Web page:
When designing these stealth replacement corner seals, I wanted them to press evenly around the wire hole on the 86s and maintain a waterproof seal between the wing and hatch in case someone’s rubber grommet that plugs the hole on the hatch was unusable. And they do successfully keep moderate running water out with the grommet uninstalled. This led to the design we have now, but a side benefit quickly became obvious after I made my first set of prototypes. Anyone who owns an 85/86 is painfully aware of the wear the spoiler inflicts on the hatch paint. Most 85/86 hatches have had rust spots develop on them under the corner seals by now (and most of those have had that rust fixed at some point, hence the crappy black paint on my hatch). This is partially caused by the dirt that gets trapped under them, but it is mostly due to the relatively small contact area, just two of the outer edges of the wing press on the hatch, and add in being located on something that routinely gets slammed and you have a problem. Our seal’s entire footprint presses evenly on both the hatch and wing. This greatly improves the paint wear problem, but also mounts the spoiler more solidly, which can be felt when it’s slammed and should reduce rattles and vibrations. Last, its smaller size leaves gaps for any water that gets underneath the upper section to drain.
As for the center post seal, it was relatively simple...


From left to right; OEM, near production Raptor seal and one of my early used prototypes.

The only problem we ran into with this one was that switching to a perfectly flat seal revealed how poorly the stock spoiler fits the contour of the hatch. The molded lip on the oem seal hid it effectively. That is the purpose of the little triangle corner seal, it has an adhesive backing on it. If you have a gap under the front corner and dislike it, add the little triangle piece to fill it.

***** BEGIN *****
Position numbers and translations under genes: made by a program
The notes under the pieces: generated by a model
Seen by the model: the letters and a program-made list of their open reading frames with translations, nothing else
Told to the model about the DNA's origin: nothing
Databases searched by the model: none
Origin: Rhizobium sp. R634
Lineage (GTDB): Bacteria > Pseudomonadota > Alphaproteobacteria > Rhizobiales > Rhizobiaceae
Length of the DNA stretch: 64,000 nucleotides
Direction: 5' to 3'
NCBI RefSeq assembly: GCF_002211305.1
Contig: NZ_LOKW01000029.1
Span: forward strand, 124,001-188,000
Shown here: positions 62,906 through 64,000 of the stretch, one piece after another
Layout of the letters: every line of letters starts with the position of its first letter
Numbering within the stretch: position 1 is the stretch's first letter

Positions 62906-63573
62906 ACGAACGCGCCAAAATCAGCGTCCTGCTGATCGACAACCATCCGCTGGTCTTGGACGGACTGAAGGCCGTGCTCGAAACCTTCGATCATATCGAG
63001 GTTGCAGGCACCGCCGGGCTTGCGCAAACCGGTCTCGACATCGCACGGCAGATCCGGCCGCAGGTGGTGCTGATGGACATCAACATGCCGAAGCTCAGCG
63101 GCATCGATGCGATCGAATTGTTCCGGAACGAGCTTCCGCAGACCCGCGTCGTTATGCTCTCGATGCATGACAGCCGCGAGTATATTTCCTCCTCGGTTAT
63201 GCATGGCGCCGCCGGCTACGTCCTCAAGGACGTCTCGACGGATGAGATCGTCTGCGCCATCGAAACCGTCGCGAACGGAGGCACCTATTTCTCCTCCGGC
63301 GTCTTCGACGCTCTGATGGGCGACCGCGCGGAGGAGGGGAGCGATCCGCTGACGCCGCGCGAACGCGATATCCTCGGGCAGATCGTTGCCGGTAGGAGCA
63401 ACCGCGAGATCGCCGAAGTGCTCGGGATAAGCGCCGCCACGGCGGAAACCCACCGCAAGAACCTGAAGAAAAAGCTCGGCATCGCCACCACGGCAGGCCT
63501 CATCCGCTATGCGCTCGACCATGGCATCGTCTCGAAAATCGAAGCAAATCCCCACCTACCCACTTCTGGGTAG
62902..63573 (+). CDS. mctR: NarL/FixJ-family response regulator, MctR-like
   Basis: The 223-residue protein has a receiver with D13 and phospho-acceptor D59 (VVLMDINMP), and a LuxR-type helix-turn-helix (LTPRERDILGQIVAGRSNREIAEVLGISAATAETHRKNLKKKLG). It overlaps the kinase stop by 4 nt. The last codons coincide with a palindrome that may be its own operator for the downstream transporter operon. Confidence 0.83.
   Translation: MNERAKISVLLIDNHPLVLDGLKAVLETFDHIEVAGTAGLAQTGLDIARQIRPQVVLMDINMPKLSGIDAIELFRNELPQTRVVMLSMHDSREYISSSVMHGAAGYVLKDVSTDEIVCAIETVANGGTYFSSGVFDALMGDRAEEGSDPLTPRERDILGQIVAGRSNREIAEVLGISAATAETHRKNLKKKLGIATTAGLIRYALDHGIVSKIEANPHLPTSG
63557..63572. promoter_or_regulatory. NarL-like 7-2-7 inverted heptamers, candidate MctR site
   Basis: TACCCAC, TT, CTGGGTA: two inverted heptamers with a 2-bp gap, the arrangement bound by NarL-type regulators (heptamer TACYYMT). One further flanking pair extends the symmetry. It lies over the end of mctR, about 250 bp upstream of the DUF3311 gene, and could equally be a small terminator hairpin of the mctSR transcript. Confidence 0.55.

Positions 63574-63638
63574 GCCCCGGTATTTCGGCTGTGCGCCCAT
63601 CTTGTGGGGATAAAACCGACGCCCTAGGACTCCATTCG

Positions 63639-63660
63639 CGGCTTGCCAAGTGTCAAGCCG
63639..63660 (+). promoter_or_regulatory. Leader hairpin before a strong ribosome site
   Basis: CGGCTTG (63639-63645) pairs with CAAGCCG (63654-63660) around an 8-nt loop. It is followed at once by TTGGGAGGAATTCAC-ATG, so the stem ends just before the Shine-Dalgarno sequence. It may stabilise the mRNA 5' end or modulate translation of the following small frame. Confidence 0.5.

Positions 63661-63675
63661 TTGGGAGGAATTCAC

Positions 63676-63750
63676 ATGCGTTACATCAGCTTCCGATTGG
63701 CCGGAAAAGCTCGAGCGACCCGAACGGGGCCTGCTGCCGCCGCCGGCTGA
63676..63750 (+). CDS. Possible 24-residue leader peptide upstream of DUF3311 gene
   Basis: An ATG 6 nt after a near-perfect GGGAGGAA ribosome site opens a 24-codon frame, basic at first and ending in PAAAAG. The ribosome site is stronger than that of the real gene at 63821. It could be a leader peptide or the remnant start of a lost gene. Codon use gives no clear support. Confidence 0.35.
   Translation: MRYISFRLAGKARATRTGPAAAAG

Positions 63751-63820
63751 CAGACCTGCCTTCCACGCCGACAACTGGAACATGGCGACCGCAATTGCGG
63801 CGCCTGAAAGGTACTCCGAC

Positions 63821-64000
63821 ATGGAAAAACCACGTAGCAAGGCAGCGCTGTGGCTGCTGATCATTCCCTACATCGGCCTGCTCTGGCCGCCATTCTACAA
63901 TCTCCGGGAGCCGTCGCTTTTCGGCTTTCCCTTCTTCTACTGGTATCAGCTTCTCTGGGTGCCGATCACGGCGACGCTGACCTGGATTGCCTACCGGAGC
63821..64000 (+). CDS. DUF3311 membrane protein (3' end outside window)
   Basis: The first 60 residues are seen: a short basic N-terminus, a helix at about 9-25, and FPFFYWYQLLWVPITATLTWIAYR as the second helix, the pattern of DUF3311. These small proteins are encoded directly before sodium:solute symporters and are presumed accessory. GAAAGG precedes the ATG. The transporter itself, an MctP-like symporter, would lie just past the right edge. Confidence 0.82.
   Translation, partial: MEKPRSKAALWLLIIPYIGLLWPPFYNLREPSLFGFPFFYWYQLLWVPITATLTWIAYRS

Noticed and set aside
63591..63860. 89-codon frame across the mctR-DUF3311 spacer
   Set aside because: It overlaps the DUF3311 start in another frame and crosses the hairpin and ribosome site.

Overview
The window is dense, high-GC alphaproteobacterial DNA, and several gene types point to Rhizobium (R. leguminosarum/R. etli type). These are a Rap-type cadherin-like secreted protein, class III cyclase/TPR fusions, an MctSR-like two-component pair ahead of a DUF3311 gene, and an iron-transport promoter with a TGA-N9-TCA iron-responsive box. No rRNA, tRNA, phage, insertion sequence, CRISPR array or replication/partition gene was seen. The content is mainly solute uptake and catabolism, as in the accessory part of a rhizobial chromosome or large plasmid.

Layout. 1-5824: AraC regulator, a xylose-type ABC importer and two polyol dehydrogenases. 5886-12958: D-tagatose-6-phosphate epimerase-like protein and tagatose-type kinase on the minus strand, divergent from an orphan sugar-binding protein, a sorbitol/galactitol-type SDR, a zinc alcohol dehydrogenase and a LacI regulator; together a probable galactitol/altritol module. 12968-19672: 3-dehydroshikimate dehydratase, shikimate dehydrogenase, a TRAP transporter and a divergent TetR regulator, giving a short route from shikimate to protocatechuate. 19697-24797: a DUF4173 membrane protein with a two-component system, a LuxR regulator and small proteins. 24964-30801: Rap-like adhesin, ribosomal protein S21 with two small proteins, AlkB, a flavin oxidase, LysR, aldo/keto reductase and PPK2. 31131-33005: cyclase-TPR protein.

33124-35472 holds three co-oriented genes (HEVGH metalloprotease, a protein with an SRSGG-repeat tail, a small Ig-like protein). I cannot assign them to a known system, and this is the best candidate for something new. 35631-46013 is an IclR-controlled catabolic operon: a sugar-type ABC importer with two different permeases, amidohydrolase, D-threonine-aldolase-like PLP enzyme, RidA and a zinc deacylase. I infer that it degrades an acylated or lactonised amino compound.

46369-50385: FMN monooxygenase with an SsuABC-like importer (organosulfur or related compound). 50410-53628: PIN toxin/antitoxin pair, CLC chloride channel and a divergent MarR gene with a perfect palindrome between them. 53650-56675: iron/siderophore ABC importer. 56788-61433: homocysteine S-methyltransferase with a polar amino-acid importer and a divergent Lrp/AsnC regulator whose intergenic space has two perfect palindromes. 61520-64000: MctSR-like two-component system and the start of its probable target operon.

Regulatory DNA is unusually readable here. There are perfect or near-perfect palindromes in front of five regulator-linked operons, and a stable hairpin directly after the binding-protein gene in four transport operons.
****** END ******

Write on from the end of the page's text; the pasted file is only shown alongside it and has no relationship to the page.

There are 4 seals around the studs on the upper section of the spoiler. Here’s a crusty original vs the new Raptor version...



As for the upper trim, there are two profiles of extruded seal used, so it was a relatively simple matter to have them duplicated. Here is the thin outer piece, Raptor vs new discontinued OEM Toyota (which has an adhesive inlayed into it, with a piece of wax paper on top)...



And the inner wide piece. Raptor vs new OEM, same deal with the adhesives...



Inlaying the adhesive was not doable for our manufacturer. Installation is pretty simple, you just have to apply a little liquid butyl sealer to the wing in the contact areas and trim the reliefs in for the corners and such. I’m very happy with the quality of the new pieces, and they look just like OEM once installed...